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“I do not think many families like to owe money especially over education” – member shares his thoughts on unpaid school fees saga

"With persistent unpaid fees, there are often stories behind these which can only be known if we probe further," said Yee Jenn Jong




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Workers’ Party () member Yee Jenn Jong has shared his thoughts on the viral case in which a student’s original PSLE results slip was withheld due to unpaid school fees.

The student’s story came to light on Monday (25 Nov), when socio-political activist Gilbert Goh shared on Facebook that the student had only been given a photocopy of her PSLE results slip since she had a backlog of unpaid school fees amounting to S$156, due to her family’s financial situation. Mr Goh added that the student would need the PSLE “certificate” to apply for secondary school admission.

Responding to Mr Goh’s post on Tuesday (26 Nov), MOE told that the withholding of PSLE original results slips due to school fee arrears is “a long-standing practice” and that the student can still progress to secondary school using the photocopy of the results slip.

Revealing that the student’s family did not pay miscellaneous fees for two years despite several reminders and did not apply for MOE or school-based financial assistance which would have covered all the costs, MOE asserted that the issue was “not about recovering the money”.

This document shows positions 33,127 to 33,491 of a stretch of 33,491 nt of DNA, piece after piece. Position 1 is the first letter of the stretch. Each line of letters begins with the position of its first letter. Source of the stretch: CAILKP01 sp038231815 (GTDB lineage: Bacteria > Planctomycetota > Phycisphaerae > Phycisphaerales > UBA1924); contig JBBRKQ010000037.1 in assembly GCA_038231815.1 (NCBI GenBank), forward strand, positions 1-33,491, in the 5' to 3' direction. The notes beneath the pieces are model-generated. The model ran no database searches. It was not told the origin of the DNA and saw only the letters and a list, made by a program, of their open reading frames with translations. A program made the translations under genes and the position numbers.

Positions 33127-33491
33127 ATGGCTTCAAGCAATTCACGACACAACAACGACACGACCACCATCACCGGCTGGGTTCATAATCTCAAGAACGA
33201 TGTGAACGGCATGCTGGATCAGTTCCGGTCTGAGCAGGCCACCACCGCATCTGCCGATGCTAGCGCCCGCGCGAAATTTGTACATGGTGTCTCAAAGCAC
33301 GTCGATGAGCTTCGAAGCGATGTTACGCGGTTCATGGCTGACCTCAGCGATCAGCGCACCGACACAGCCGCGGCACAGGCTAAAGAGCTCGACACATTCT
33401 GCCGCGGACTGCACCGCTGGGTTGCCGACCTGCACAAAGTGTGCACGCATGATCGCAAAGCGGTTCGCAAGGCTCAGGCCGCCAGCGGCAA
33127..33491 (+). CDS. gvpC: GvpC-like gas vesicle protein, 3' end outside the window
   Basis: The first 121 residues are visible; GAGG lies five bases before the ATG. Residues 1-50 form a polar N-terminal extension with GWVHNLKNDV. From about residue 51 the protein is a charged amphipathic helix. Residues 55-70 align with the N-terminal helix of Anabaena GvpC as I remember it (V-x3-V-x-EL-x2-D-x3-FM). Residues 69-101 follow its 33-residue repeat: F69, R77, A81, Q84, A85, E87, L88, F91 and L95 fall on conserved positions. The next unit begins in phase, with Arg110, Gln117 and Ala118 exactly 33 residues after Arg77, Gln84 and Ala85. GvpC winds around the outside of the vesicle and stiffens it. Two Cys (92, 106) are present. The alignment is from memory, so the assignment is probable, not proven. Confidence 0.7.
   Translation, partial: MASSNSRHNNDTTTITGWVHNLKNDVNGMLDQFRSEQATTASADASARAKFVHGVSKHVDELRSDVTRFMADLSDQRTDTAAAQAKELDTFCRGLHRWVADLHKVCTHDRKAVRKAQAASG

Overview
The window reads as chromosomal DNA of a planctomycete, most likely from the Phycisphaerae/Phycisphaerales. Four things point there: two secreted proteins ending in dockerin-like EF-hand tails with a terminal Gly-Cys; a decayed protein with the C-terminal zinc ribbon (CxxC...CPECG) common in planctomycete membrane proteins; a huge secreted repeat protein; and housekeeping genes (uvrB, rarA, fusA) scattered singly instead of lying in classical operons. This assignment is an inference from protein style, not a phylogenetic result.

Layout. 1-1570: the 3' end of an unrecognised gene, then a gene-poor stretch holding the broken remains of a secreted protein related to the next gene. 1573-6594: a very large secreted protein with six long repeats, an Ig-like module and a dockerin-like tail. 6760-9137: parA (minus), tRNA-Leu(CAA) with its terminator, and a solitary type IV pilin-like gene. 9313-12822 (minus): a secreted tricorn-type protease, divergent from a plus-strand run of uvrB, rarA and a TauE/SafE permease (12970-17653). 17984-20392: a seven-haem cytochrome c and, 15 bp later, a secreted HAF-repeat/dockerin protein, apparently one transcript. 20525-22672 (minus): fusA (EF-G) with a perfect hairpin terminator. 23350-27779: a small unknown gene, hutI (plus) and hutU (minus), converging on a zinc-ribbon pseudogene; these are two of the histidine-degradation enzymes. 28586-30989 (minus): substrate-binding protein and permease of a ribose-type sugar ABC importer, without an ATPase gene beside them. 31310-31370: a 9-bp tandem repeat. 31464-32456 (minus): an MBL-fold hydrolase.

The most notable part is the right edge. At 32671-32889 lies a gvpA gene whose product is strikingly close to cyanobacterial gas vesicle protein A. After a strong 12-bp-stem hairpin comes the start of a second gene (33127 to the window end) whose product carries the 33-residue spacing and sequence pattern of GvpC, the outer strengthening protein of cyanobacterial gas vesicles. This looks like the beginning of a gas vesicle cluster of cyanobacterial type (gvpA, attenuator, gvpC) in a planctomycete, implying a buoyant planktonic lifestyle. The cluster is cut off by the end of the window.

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Explaining that the funding for each primary school student amounts to about S$12,000 each year and that students are expected to co-pay S$13 of miscellaneous fees every month, MOE said that it would be easier to reduce subsidies and financial assistance if the issue was about money.

Instead, it said: “MOE’s consideration stems from the underlying principle that notwithstanding the fact that the cost of education is almost entirely publicly funded, we should still play our part in paying a small fee, and it is not right to ignore that obligation, however small it is. We hope parents support us in reinforcing this message.”

The ministry added: “Our educators, parents and members of (the) public will have to decide whether MOE’s action is fair and educationally sound, and what the lesson of this teachable moment for our children is.”

Former Non-Constituency Member of Parliament (NCMP) shared his thoughts on the matter in a blog post published today (27 Nov) and said: “MOE said it is a teachable moment for the parents. The problem often is that when there are persistent unpaid fees, there are often some deep issues or dysfunctional family situations.

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“I am not sure if the family would be in a good situation to talk to the child about the learning points of having to pay their dues if they had many other daily stresses or were dysfunctional.”

He then shared two stories of how local education institutions handled unpaid school fees.

In the first case, a 2nd year diploma student who comes from a low-income family met Mr Yee as he was helping out at a WP Meet-the-People session and told him that the government supported non-profit college she was attending withheld her original results slip due to outstanding fees. The distressed student feared that she would not be able to apply for 3rd year courses and that she would be kicked out of the college due to this.